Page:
Is it possible for manufacturers to reduce warranty costs while driving field quality?
The answer is “yes”. Early Warning Systems (EWS) utilize predictive models to alert users across the supply chain about product defects before they turn into costly, hard-to-contain quality issues.
In this post, we will discuss Early Warning Systems – what they are, how they work, and why they are becoming so vital to manufacturing organizations today.
Manufacturers today face heavy competition in an increasingly global war for market share. To succeed, they must focus on four key strategic imperatives – product innovation, speed to market, customer experience, and brand reputation. These strategic imperatives – while vital to driving growth – can put pressure on quality organizations to uncover and quickly address any risks that emerge during any phase of the product lifecycle (see Figure 1 below).
Figure 1: Product Lifecycle
Not only must quality organizations manage internal processes, but they also must understand external dealers’, suppliers’ and service organizations’ processes and systems as well. Engineers and quality analysts – now more than ever – must have the ability to monitor product performance in real-time.
What are Early Warning Systems (EWS)?
Early Warning Systems (EWS) are software systems designed by data scientists who have a deep understanding of warranty data. These experts analyze all relevant warranty and claims data sources and utilize statistical methods to develop “thresholds” (forecasted normal claims rates by product, part and component) and actionable “alarms” (alerts when the claims rate go above the designated threshold by a certain specified deviation).
How do they work?
Early Warning Systems take data from multiple data sources to create an integrated view of Field Quality.
Figure 2: Field Quality Data Sources (Example)
Once the data is aggregated and cleansed, warranty analysts review performance of each product model, part, and year. Often, hundreds of thousands of claim rates are analyzed in order to develop relevant claim “thresholds” and determine how much of a deviation from the threshold should constitute an “alert”.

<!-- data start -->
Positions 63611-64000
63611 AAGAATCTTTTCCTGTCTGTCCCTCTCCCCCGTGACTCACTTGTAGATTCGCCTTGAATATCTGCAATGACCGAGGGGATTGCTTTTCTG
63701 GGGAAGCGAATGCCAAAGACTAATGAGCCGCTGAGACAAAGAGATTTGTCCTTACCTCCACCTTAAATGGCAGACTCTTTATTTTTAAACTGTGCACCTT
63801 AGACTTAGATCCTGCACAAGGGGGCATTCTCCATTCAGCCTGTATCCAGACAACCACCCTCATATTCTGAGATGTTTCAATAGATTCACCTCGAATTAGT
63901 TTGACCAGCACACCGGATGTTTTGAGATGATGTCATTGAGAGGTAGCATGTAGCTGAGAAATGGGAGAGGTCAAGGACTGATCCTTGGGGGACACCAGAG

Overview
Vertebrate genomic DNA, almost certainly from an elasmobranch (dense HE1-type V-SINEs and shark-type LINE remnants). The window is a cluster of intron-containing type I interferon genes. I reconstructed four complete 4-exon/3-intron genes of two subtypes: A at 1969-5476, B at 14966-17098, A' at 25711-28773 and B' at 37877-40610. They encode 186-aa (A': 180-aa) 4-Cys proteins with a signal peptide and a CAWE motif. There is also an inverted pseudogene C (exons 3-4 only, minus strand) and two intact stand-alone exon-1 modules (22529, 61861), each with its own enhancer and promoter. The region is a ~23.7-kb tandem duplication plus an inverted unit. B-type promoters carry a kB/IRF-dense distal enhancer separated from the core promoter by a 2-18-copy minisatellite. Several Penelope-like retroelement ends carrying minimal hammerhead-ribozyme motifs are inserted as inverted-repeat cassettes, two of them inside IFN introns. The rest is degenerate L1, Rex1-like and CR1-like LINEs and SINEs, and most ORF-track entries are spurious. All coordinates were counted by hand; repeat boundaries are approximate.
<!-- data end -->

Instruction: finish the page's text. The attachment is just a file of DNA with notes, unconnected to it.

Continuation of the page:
Early Warning Model – An Example.
A good Early Warning System will identify sudden as well as gradual increases in claims. Consider this example. A manufacturer had a new product that went into production in January 2015, with claim rate data per active unit for every part being entered every two weeks. The Early Warning Model forecasted the “threshold” level of the acceptable claims rate. The claims per active unit crossed above the threshold for the first time in July 2017. Although not a massive spike, it triggered an alert to the quality team to proactively check into defects for that particular part in the field.
A year later, that same part generated nearly triple the threshold number of claims. Had the quality analysts waited until July 2018 to investigate the claims, it would have been too late. Given they investigated a year before, they were able to uncover a faulty component in that particular part, cease production of that part, and replace the faulty component before it led to product failure. The manufacturer also had time to proactively tell customers to bring their products in for servicing in order to replace the part before it led to a costly recall.
Many quality organizations do not use EWS. Instead, they use pareto charts and top 10 lists (e.g. most common repair reasons) to monitor cumulative claims. In these types of analyses, there are no forecasts or predictive models. When cumulative defects reach a certain limit, they trigger “alarms”. This analysis is suboptimal – slow and reactive – because once cumulative defects reach the trigger point (e.g. the July 2018 spike in the example above), it is often too late. Manufacturers can’t stop the production process without significant cost and customer impact. In contrast, early warning systems find issues BEFORE they appear on top 10 lists.
What are the key benefits of Early Warning Systems?
Early Warning Systems enable manufacturers and their quality organizations to benefit from the following:
- An integrated view of warranty, product, manufacturing and customer data
- Shorter issue detection time – from months to weeks
- Improved quality
- Reduced warranty costs
- Higher customer satisfaction due to proactive service
- Reduced risk of damage to brand reputation
If you would like to learn more about Early Warning Systems as well as After, Inc’s other Warranty Analytics solutions, please visit http://afterinc.com/warranty-analytics-solutions/.
You can also click here to download our latest white paper, “Warranty Analytics 2.0 – Addressing the Gaps in Current Warranty Software Solutions”.